Blog Entries - December 2016


Posted on: December 20, 2016

1.What are the design differences between radial and angular

contact ball bearings?

The main difference between radial ball bearings and angular

contact ball bearings  is the retainer type: radial bearings include

a crown retainer whereas angular contact bearings include a full


2. What are the benefits of radial and angular contact ball bearings?

Which design offers better performance and longer life?

Radial ball bearings are more convenient to use because they

may be installed and axially loaded from either side.

Angular contact ball bearings perform better at higher speeds

and operate longer, on average, than radial bearings. Angular contact

bearings can only be axially loaded from one side.

Keep in mind that bearing life can be significantly impacted by other

factors, like whether or not your customers follow appropriate maintenance

protocols, use a quality cleaner/lubricant, or avoid immersing

their handpieces in aggressive or corrosive cleaning chemicals.

3. What is the difference between a ball bearing manufactured with

a phenolic retainer and one manufactured with a Torlon® retainer?

Phenolic is a porous material that may be impregnated with oil

at the factory. During operation, a phenolic retainer provides continuous

bearing lubrication by releasing micro-droplets of oil contained within

its body.

Torlon is not porous and cannot be impregnated with oil.

However, it contains solid lubricating additives, like graphite and

Teflon®, which help to lubricate a dental bearing during conditions of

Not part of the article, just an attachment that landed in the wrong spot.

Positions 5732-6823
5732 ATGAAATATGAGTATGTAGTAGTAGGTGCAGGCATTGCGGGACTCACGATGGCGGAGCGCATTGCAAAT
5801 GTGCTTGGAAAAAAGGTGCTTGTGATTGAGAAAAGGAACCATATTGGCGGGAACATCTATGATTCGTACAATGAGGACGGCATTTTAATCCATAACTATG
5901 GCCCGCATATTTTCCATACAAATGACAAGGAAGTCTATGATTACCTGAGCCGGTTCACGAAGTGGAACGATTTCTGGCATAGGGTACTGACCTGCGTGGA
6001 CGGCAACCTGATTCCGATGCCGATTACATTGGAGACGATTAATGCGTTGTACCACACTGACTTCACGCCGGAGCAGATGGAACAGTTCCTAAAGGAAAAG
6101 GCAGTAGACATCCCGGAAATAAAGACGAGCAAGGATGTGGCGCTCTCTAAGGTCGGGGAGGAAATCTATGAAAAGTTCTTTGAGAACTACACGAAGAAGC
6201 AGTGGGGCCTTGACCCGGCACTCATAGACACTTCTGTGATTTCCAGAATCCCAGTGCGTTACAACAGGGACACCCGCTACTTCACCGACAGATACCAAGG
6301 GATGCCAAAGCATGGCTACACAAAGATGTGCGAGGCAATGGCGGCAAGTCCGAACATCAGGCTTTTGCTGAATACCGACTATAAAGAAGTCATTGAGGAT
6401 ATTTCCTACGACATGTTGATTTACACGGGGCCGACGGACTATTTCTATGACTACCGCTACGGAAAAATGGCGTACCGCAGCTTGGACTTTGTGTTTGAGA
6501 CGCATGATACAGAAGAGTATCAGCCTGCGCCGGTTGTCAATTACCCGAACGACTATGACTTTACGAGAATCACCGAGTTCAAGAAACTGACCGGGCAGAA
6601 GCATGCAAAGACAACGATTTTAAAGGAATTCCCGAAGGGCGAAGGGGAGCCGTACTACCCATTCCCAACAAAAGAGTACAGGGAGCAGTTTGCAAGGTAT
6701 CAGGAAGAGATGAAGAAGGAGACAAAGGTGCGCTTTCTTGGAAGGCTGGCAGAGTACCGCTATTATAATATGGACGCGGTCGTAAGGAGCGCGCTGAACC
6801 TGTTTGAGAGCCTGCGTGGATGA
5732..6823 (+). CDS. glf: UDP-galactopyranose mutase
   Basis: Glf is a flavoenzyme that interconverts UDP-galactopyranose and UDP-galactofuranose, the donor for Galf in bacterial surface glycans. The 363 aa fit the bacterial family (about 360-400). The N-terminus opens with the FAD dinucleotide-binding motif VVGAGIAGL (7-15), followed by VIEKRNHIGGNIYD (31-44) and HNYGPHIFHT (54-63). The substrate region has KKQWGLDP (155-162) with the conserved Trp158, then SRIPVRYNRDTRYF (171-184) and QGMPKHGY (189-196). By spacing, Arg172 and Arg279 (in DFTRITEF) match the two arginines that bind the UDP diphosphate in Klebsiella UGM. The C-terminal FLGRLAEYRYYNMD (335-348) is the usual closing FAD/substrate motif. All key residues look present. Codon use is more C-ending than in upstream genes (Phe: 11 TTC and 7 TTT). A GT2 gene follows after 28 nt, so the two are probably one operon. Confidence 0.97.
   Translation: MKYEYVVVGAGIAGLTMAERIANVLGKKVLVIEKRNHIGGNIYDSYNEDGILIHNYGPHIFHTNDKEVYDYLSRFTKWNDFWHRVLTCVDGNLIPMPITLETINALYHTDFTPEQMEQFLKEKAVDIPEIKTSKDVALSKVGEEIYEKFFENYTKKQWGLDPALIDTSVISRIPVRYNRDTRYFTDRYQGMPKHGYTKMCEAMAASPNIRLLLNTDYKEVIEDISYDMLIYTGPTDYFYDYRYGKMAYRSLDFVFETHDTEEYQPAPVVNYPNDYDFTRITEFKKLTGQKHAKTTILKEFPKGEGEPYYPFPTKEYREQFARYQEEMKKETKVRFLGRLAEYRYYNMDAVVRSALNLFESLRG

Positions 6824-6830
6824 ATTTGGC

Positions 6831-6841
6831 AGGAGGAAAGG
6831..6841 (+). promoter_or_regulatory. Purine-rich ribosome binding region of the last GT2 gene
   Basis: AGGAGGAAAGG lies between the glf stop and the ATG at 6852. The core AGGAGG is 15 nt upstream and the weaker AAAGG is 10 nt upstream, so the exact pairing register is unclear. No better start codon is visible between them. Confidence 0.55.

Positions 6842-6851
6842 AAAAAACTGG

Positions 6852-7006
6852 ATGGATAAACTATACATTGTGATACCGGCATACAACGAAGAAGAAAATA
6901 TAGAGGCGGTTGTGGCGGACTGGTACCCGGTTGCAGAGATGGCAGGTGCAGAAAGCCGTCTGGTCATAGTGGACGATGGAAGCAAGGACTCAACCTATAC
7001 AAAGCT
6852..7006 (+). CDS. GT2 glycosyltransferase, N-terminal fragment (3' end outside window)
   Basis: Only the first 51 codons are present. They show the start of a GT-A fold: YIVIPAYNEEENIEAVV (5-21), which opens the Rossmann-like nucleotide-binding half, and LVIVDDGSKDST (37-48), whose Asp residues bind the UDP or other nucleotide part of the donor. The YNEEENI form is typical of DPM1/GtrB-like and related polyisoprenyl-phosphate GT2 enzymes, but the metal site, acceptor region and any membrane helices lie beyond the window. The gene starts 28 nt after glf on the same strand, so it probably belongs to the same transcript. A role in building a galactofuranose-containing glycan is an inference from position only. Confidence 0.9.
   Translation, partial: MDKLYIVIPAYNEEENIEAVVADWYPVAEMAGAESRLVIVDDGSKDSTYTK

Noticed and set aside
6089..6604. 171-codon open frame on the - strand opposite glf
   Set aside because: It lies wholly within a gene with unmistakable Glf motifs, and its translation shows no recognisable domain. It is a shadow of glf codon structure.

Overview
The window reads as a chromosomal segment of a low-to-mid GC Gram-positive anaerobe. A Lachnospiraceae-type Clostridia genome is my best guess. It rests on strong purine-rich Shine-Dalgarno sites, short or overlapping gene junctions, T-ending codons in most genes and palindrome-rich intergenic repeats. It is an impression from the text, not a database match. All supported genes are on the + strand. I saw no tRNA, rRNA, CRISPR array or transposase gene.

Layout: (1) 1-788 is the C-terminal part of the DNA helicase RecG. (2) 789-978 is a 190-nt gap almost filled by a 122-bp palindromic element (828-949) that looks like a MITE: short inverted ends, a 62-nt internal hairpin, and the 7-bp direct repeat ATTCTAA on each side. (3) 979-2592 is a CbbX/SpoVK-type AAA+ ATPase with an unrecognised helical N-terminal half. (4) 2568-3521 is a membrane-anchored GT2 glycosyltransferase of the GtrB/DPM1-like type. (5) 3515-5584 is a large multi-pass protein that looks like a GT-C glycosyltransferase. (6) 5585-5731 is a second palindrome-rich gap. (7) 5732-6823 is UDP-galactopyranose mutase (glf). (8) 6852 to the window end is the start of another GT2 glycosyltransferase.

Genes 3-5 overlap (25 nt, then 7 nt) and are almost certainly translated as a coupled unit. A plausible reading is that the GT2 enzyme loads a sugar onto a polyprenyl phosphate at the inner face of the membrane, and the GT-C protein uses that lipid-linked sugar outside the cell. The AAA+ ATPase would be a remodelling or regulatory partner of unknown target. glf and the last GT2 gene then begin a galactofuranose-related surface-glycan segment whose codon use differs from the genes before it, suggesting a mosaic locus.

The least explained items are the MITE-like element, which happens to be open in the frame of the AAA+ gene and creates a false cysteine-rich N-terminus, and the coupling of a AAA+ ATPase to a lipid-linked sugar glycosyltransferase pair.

conventional-lube starvation. Torlon® handles autoclave sterilization

much better than phenolic, which has a tendency to develop micro-cracks

during repeated sterilization.

4. What is the advantage of using a hybrid ceramic ball bearing

 which includes hardened steel rings and silicon nitride

(ceramic) balls, instead of a typical bearing with steel rings and

steel balls?

Ultimately, a hybrid ceramic ball bearing runs cooler and extends

bearing life.

A ceramic ball is approximately 60% lighter than the same size steel

ball. As a result, the lighter ceramic ball-set generates less centrifugal

force when operating at super-high speeds, which minimizes wear on

the raceway of the outer ring.

Surface wear is further reduced because ceramic and steel are such

different materials. Ceramic balls are harder than heat-treated steel

balls, so it’s less likely that external contaminants or bearing wear debris

will damage them and cause the bearing to fail. Also, a hybrid ceramic

bearing operates better than an all-steel ball bearing in low-lubrication


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